In 2016 I decided to try to read a book from every country in the world. That plan had been coming along quite well until November that year. Before then, what did politics matter? Some power-hungry idiots were playing twisted games in a faraway capital.
When the blacklisted massacre-overseer Narendra Modi came to power in India at the helm of his ultra-conservative Hindu-supremacist party, alarm bells didn’t go off. Sure, you have the unpleasant revelation that a few friends and classmates are bigots, but that’s really it. Well yes, there have been “lynchings” of Muslims in India, but it doesn’t really raise a red flag as a synonym for “brutal murder by a large group of people over dietary preferences” [Reuters], and sure, in a country where safety for women is on increasingly tenuous ground, members of the BJP attend a rally in support of the accused rapists [BBC] of an eight-year-old girl but enough people will say “it happens in a country this big” or “innocent until proven guilty even though the police officers tasked with the investigation were the ones who were later arrested” to brush it under the carpet, and sure, members of the ruling party have repeatedly upheld their homophobic views and maintained a stony silence at the Supreme Court’s decision to decriminalize homosexuality, a basic human right to live and love, but so what?
“But!” they say, “in a developing country we need development!”
To hell with human rights as long as there’s money to be made.
Of course, forcing qualified individuals like Raghuram Rajan to quit or posturing with “demonetisation” that brought the largely cash-based economy to its knees hasn’t done the BJP any favours, so it has pivoted with a vengeance to bringing its extremist Hindu agenda “Hindutva” back to the forefront.
But here’s the question.
What does it mean for us if we’re willing to sacrifice freedom for monetary gain?
Is it ever OK to kill, maim, assault another human being for the greater good?
To strike terror into the hearts of a few for the benefit of many?
November 2016 brought the same sort of resigned optimism as 2014 did. “Maybe he won’t be so bad”, “He’s all for business, so the economy will prosper”, “There’s no way that basic human decency will be flouted – stop being so dramatic”: Famous last words for both Trump and Modi, as it were.
If 2017 was the year of awakening, of realizing that the freedoms we take for granted, freedom to say what we feel, to love whom we want to, to roam around the world without fear of violence, are freedoms not just to be expected, but also protected.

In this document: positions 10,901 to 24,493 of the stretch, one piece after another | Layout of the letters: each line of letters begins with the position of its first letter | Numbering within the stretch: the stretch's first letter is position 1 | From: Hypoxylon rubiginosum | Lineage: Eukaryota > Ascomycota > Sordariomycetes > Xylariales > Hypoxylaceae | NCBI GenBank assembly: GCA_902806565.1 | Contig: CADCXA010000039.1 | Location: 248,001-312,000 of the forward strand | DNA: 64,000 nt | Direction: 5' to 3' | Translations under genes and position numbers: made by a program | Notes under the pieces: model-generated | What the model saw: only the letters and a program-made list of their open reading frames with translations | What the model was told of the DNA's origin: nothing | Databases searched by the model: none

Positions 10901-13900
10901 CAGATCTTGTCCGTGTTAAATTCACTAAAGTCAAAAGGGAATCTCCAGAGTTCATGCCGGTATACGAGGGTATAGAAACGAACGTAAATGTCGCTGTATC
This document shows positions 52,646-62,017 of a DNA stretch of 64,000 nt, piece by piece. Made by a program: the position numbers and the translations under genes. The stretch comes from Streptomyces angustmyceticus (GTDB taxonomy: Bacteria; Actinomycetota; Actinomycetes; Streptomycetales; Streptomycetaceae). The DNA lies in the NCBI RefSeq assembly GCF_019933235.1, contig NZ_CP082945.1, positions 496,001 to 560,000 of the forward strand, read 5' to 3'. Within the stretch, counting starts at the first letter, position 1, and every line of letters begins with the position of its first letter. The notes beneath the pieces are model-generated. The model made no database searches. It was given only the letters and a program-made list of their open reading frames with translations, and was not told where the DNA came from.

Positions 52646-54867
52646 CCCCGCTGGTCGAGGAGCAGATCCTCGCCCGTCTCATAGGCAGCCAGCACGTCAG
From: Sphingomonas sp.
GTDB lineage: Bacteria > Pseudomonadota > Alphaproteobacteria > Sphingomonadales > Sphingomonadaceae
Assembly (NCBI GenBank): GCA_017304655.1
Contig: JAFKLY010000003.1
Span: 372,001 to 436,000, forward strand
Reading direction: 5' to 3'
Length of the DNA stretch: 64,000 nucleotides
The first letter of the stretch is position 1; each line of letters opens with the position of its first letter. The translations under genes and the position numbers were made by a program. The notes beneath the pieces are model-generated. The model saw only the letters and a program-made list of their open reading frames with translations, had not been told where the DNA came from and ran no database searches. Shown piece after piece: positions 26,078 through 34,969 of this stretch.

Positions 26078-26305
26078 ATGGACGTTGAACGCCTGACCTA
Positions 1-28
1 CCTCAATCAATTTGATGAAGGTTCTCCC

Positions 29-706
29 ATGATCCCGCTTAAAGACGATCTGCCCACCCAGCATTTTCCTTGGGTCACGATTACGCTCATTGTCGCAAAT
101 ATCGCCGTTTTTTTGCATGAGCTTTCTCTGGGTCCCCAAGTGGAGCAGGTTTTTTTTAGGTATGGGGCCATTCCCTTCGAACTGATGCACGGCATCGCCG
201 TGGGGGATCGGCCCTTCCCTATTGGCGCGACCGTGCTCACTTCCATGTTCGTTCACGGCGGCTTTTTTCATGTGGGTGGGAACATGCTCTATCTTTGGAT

And we’re down to the last few hours of 2018. Change is in the air. With the rise of the unsavoury opinion, there’s been an equal and even more heartwarming rise of people speaking up in protest, that no, murder or assault are not ok even if we forsake the fevered daydreams of overflowing treasure chests of vast riches.
With that, my favourite books this year have been:
1. January: The Handmaid’s Tale by Margaret Atwood
The Handmaid’s Tale was even more terrifying than 1984 since it seemed so much more real. A government run on a twisted extremist interpretation of a religion? *shudder*
Too real, it hit home hard, especially with it’s core focus on the very realistic violation of human rights. Definitely read it to gear up for the major elections in 2019 and 2020 – there’s a lot at stake here!
Of course, as usual, Tharoor says it best.
2. April: Inferior by Angela Saini
You know that bigot in your life who uses “biology” and “science” and “the natural nurturing ability of women” as excuses to condone misogyny? Think about this book while you’re fuming at Sexist Uncle who asks why you aren’t smiling or Sexist Aunty who condescendingly explains the “right” places in life for women, and men, for that matter.
Remember kids, smashing the patriarchy (or being a feminist) isn’t about women vs. men, it’s about offending your misogynistic family by suggesting that both girls and boys can choose not to conform to traditional gender roles! *gasp*
3. May: Nevermoor by Jessica Townsend
Not another book on “minority rights”?, one might be inclined to ask.
No actually, I do have fun most of the time. I think the real trouble with growing up is the crushing disappointment that you’re suddenly confronted with from the people that you love dearly. Think of this as a successful attempt at experiencing the blissful and carefree joys of childhood, with monsoon rains lashing at the windows and you curled up in a blanket with the latest Harry Potter. I can’t wait to read the sequel!